• NIC launches four-year nursing degree. It is the first time students are able to complete a four-year degree on site.


• Albert Balbon and Ron Evans pioneer a remote telescope system for distance astronomy students to explore the universe from home.

• NIC Tourism & Hospitality students welcome 350 guests to NIC’s first Wine Fest, showcasing local industry representatives. The festival is a sell out nearly every year since.

• NIC obtains a T-33 Silver Star jet from the Department of National Defence for use in its aircraft structures program.


• NIC is 25 years old. Its Board of Governors implements Strategic Plan 2000-2003 to enhance the quality of life of the residents and communities of the North Island and Central Coast.


• Dr. Jim Anderson takes his anthropology class to Jordan. They contribute to an archaeological dig which excavates two major sites along the Dead Sea.

• ElderCollege launches in the Comox Valley, inspired and run by volunteers Elizabeth Smith and Betty Emery.


• NIC partners with the Haahuupayuk First Nation to offer the Nuu-chah-nulth language in two dialects to 36 Port Alberni students.


• NIC’s third President, Dr. Lou Dryden, joins the College.

• NIC opens a joint high school/college facility in Campbell River in collaboration with School District 72.


• Jack Shadbolt officially opens NIC’s 7,200 square foot Fine Arts studio in his name.

• NIC Nerds Ski Team takes part in Mount Washington Coca-Cola Classic.


• Richard Krentz’ ‘Pole of Choice’ is raised outside Discovery Hall at the Comox Valley campus.


• New Port Alberni campus opens on Roger Street, amalgamating programs held at Smith Memorial School and high school workshops.


• NIC’s Comox Valley campus opens for classes. At 60,000 square feet, it is one of the largest wood frame construction projects in BC.

• NIC president Dr. Neil Murphy signs an official twinning agreement with Mrs. Chiyoko Koike, Principal of Koike Gakuen College, Ishikari, Japan.


• NIC signs its first collective agreement with CUPE Local 3479, providing comparable wage increases, benefits and provisions found at other BC colleges.

• NIC students vote 92 per cent in favour of creating a united, democratic students’ union; the North Island Student Association (NISA).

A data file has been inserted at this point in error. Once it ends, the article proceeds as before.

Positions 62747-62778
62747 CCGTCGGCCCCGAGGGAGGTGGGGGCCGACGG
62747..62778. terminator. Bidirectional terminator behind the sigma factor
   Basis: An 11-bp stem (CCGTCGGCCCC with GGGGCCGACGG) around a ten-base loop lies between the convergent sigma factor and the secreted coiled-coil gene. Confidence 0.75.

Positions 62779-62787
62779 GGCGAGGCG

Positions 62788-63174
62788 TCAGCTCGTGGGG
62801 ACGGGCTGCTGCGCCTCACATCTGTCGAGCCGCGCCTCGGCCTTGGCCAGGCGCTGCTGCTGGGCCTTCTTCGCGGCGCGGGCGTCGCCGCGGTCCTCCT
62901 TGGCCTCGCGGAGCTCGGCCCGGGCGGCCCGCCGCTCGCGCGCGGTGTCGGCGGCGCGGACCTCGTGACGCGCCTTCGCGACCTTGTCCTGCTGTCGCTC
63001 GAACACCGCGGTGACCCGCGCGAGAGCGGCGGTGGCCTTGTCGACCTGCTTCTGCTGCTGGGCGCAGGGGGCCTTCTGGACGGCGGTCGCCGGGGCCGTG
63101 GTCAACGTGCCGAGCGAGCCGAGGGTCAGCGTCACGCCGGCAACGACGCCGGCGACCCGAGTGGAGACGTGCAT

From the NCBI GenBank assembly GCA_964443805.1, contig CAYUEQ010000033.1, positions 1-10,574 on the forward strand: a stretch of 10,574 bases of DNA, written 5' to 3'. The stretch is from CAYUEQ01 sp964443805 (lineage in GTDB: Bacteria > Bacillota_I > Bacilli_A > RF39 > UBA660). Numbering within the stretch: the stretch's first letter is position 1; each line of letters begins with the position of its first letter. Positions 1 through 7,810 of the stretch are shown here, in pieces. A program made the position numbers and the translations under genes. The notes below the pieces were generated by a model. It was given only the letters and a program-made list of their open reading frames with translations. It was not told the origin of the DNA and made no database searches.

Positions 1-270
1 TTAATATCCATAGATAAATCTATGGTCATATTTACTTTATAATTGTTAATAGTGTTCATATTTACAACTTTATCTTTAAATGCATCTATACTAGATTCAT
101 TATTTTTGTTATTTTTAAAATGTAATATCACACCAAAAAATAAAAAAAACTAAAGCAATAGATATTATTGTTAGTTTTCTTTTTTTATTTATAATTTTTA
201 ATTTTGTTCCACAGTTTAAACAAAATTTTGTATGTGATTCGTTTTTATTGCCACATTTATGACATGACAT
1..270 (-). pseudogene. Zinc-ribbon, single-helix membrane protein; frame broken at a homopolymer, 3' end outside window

• NIC Foundation is incorporated as a non-profit society.


• A 45-foot Mobile Gas Training Trailer provides training throughout BC – in partnership with federal and provincial governments and the BC gas industry.

• NIC’s second president, Dr. Neil Murphy, joins the College.


• BCCAT is established. The BC transfer system makes it easier for NIC students to complete their credentials at institutions throughout BC.

• Dr. Dennis Wing’s contribution to distance education is awarded by the Commonwealth of Learning.


• Faculty and staff raise $800 to $1,000 annually through community donations to support upgrading, university studies, business administration and business office training students in Port Alberni.


• NIC’s Port Alberni campus increases its support staff to four at the Smith Memorial campus. Space is so tight support staff still remember the bruises from bumping into desks, typewriters and computer equipment.


• between 1986 and 1989, more than 30 courses were offered via personal microcomputers. NIC became renowned for its computer instruction methods and a model for institutions in Canada and abroad. Courses were delivered on floppy disks or by mobile training facilities.


• NIC signs an agreement with BCIT allowing NIC students to complete year one of the registered nursing program at NIC.


• NIC courses are offered via television and on videotape at learning centres as well as via satellite and cable on the Knowledge Network.


• NIC wins federal support to teach critical skills needed in the workplace – including the use and programming of computers.


• NIC’s Business Office Training program offers secretarial training with specialized business machines available in NIC learning centres.

• The first NIC welding programs in modular form are offered at the Comox Valley campus. Additional programs run in smaller communities.


• Samarinda II, a 160-foot ex-whaling ship brings NIC to remote coastal communities not accessible by road.


• NIC develops Forest Resource Skills courses in cooperation with three major forest companies.

• A second NIC mobile unit is added to serve the North Island.


• students at NIC’s Alert Bay centre take part in NIC’s first aquaculture program.

• Central Coast School District (SD49) joins NIC and the Bella Coola Centre is born.


• The first NIC mobile learning unit begins service to west coast communities.


• NIC learning centres open in Gold River and Port Hardy.

• Port Alberni School District (SD70) joins NIC, opening in a leased Catholic school facility on 8th street.

• Fall term classes commence in NIC’s first full year of operations.


• BC’s Department of Education approved the establishment of North Island College, serving School Districts 71, 72, 84 and 85. Dr. Dennis Wing is appointed as principal of NIC.